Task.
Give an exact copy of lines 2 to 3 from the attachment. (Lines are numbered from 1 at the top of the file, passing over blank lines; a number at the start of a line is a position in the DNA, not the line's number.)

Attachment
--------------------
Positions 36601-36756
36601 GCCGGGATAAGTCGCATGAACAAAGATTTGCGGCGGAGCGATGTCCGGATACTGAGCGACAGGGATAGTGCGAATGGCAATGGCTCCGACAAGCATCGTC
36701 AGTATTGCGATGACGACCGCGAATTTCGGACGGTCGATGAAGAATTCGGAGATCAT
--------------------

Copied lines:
36601 GCCGGGATAAGTCGCATGAACAAAGATTTGCGGCGGAGCGATGTCCGGATACTGAGCGACAGGGATAGTGCGAATGGCAATGGCTCCGACAAGCATCGTC
36701 AGTATTGCGATGACGACCGCGAATTTCGGACGGTCGATGAAGAATTCGGAGATCAT